Is Brazil About to Face a Military Coup? Brian Mier on Brazil’s March Towards Fascism

Whispers are turning into shouts about a military-backed coup in Brazil before next year, as the ailing Bolsonaro — trailing Lula by 15-20 points in the polls — seeks to hang on to power.

 Brazil, the world’s fifth-largest country, is at a political crossroads. Heading into next year’s presidential elections, the country’s 211 million people are faced with choosing between social democrat and anti-imperialist Lula Da Silva (president between 2003 and 2010) and far-right populist incumbent Jair Bolsonaro. But many are worried

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Chronicling Barbarism with Political Cartoonist Carlos Latuff

Carlos Latuff gained widespread fame during the Arab Spring when his cartoons helped fuel revolutions across the region. Reuters called him a “hero” of the movement while The Guardian described him as the “unlikely star” of the revolt.

Carlos Latuff Feature photo

 It is often said that a picture paints a thousand words; images have the ability to move people in ways that words alone cannot. Iconic pictures from war zones, such as those of a dead Syrian child on the beach, of Vietnamese girls covered in Napalm or American soldiers planting their flag at Iwo Jima, become anchors around which people

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Will Lula Make a Comeback? Global Imperialists and Resource Extractors Shudder at the Prospect

With the potential comeback of Lula da Silva, Brazil may once again be on a path away from fascism and one that puts economic justice and anti-imperialism first.

Brazil Lula Feature photo

BRASILIA, BRAZIL -- Will the world’s sixth most populous country move away from fascism and towards a social democracy putting economic justice and anti-imperialism first once more? That is the question on Brazilian minds right now, as earlier this month the Supreme Court dismissed all charges against former President Luis Inácio “Lula” da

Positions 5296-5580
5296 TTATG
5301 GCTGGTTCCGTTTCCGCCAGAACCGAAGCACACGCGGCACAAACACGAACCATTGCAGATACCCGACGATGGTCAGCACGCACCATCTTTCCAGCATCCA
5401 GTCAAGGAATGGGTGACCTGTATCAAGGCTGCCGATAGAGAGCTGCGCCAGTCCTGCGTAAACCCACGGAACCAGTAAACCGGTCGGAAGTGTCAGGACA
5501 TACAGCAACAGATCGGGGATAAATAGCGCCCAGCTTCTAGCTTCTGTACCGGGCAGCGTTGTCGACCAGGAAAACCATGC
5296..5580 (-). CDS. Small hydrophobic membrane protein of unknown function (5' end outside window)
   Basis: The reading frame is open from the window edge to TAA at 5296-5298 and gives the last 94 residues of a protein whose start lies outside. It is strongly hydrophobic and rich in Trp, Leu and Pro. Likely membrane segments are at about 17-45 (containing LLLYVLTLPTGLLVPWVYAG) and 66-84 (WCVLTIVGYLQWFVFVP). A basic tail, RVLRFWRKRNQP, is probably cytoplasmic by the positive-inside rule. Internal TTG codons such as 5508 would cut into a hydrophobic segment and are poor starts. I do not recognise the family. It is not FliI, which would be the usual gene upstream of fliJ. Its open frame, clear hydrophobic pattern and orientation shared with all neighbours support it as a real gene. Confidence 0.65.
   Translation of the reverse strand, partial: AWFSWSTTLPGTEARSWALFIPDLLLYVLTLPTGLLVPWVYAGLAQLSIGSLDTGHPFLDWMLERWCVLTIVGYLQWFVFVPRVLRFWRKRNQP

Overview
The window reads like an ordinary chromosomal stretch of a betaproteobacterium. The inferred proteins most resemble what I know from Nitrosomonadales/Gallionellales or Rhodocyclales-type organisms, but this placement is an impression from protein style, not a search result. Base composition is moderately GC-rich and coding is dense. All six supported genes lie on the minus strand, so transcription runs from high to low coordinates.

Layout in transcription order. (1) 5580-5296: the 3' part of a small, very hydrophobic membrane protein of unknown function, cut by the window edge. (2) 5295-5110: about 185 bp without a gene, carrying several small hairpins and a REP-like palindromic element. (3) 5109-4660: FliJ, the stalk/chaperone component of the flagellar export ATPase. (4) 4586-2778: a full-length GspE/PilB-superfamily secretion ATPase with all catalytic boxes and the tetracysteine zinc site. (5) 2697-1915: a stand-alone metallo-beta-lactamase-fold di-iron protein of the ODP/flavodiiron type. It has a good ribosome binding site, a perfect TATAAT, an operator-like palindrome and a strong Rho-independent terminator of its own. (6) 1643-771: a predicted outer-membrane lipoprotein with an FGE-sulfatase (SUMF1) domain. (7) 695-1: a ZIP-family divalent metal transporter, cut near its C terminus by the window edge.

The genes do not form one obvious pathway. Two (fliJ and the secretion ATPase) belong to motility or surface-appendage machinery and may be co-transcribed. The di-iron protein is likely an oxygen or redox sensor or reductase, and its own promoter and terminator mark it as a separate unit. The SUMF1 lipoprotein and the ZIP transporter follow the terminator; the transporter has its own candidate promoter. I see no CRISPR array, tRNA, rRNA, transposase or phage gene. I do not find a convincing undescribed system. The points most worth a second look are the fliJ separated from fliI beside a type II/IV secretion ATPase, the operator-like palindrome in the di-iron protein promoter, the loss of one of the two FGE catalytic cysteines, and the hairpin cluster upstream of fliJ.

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Times Editorial Lets Slip Joe Biden’s Latin America Policy: More Obama-Style Coups

Figures on both the right and the left are presenting Biden as a progressive champion, the reality though, is that he has always represented the right-wing of the Democratic Party, and his Latin America policy is no exception.

Joe Biden Feature photo

With less than a week to go, polling shows Democratic candidate Joe Biden to hold a 7.1 point average lead on incumbent president Donald Trump. Thus, thoughts of what his foreign policy would look like have come to the fore. Yesterday, The New York Times published a long piece discussing the 77-year-old’s plans for Latin America. The Times was

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Snowflakes Hither, Yonder and In the Tropics: Ungentrifying Journalism from Brazil to Ecuador

The mammoth machine of mainstream and western media at-large tells us who is articulate enough, indeed worldly, mindful, and honest enough to saddle the demands required of international journalism.

In October 2019, Ecuador’s president Lenin Moreno announced a new round of austerity measures. As the cost of gasoline, diesel, transport and food skyrocketed in the wake of his announcement, the national strike quickly transformed into mass protests. I was in the heart of Ecuador’s capital, Quito, as riot police, tanks, untold amounts of tear gas,

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Flights Logs Suggest Bolivia Coup May Have Been Planned in Brazil

Flight logs of the Bolivian presidential jet show that on November 11, the day of the coup, the aircraft was not in La Paz or any other Bolivian airport, but flying to Brazil’s capital Brasilia.

Bolivia Coup Feature photo

Bolivian President Evo Morales was overthrown in a U.S.-backed coup in November. But new details have emerged that suggest Brazil had a larger hand in his ouster than previously confirmed. Argentinian outlet Pagina 12 reports that flight logs of the presidential jet show that on November 11, the day of the coup, the vehicle was not in La Paz, nor

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